The China Mirage: The Hidden History of American Disaster in Asia

The China Mirage: The Hidden History of American Disaster in Asia

by James Bradley

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The China Mirage: The Hidden History of American Disaster in Asia 3.6 out of 5 based on 0 ratings. 5 reviews.
Anonymous More than 1 year ago
 Bradley writes his opinions as fact and almost all of it is done with the advantage of hindsight.  Rarely does he lay out why the decisions were made with the facts at hand.  It is easy to blame someone for a wrong decision when you have 50 years of judgement on that decision.  Plus there are some glaring inaccuracies.  On page 330 for example, Bradley states TWICE that B-52's were used to bomb Japan.  However, it did a good job of exposing the China Lobby and Henry Luce.  By doing that, it earned 2 stars instead of 1.
ryeLee More than 1 year ago
Thank you James Bradley. I only wish that your book was mandatory reading for all Americans. I read it twice. Yes, America is exceptional, yet it does, however, have its evil side. To know America, one needs to know both stories.
Anonymous More than 1 year ago
The information in this book is consistent with others that have been written about Asia during the early to mid 20th century including Halberstam's The Best and the Brightest and The Coldest Winter as well as Neil Sheehan's book on Vietnam.  It traces the roots of American foreign policy regarding China and Asia generally back to the misperception of China by both the U.S. public and its leaders (primarily FDR). It documents how the leaders of China and their supporters in the U.S. at the turn of the 20th century and after, referred to as the China Lobby, were able to take advantage of our willingness to believe in a largely fictional picture of China painted by its leaders, especially those educated in the U.S. The book seems well researched and documented, but the author does not hesitate to let the viewer know his views as well.  It is also a reminder of how American foreign policy came under the influence of the "domino theory" and the fear of Chinese and Soviet domination of Southeast Asia. It is written in an engaging style.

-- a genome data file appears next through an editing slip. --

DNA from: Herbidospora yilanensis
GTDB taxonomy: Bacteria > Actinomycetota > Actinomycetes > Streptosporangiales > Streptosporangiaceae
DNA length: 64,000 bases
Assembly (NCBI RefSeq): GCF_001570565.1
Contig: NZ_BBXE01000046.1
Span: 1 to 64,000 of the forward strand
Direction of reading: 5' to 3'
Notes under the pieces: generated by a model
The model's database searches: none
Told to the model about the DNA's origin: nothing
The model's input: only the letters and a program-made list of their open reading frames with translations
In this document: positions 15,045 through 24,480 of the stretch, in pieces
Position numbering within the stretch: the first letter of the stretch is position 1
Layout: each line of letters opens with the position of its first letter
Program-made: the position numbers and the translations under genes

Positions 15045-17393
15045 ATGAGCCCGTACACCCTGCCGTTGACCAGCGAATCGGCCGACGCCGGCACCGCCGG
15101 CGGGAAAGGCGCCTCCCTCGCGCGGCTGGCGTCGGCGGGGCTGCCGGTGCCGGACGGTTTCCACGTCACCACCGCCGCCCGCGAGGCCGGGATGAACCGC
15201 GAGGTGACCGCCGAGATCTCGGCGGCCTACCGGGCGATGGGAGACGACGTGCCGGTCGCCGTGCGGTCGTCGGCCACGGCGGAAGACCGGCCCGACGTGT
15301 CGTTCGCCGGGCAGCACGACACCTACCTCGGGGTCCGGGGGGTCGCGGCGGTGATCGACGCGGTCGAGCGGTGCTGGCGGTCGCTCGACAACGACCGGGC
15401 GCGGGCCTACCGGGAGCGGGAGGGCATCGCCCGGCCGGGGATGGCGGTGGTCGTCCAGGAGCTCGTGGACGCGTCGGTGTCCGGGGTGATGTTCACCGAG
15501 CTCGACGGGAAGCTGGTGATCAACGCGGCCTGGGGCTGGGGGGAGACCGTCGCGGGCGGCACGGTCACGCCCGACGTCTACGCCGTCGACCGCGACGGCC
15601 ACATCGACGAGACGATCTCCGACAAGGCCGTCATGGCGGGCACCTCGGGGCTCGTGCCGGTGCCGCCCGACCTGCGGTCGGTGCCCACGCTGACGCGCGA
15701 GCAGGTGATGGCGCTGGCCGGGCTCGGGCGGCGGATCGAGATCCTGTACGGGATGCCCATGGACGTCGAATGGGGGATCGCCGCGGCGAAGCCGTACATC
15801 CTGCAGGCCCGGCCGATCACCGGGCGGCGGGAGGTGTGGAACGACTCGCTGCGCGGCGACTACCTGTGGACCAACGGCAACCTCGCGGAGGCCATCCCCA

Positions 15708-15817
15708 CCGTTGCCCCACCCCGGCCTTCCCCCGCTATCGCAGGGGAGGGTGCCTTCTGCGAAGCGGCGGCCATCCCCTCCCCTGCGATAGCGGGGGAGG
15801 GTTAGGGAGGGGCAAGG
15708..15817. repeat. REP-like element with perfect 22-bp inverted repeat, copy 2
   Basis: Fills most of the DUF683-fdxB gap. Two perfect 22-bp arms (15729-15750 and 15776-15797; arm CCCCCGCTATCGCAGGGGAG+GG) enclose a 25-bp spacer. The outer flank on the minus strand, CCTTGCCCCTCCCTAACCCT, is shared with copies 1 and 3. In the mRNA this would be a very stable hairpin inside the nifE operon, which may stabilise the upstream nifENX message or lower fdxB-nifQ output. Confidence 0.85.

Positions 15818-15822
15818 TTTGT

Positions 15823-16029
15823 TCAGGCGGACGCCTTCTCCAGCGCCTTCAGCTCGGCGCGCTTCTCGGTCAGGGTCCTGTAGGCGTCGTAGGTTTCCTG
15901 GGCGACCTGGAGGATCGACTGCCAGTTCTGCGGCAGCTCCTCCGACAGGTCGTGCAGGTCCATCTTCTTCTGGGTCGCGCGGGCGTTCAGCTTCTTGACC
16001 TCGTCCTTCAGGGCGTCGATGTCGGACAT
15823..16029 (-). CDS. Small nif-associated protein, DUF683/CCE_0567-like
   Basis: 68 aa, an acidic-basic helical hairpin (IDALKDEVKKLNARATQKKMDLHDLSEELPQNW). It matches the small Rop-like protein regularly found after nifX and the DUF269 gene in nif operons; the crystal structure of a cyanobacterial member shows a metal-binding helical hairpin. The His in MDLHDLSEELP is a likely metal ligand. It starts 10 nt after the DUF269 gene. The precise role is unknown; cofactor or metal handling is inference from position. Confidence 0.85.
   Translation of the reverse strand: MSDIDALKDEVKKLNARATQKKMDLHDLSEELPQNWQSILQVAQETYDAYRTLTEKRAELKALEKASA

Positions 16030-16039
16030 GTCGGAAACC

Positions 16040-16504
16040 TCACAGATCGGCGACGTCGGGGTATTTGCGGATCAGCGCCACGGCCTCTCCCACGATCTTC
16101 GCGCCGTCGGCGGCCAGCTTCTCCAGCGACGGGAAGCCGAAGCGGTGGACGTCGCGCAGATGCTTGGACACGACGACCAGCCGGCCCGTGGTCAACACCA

Anonymous More than 1 year ago
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Rudie-_N More than 1 year ago
I was shocked at the misuse of facts in this book plus the author draws his OWN conclusion as to the problems in China.  He does not back up his opinions with actual source documents and real, honest FACTS.  To say that those who made millions from the opium trade were Christians is not factual at all, no one can say what a man is on the inside of his heart and then "state it as fact".  I am really surprised that the author has taken such a liberal and broad view that is clearly his OWN and written the book as though it was and is truth.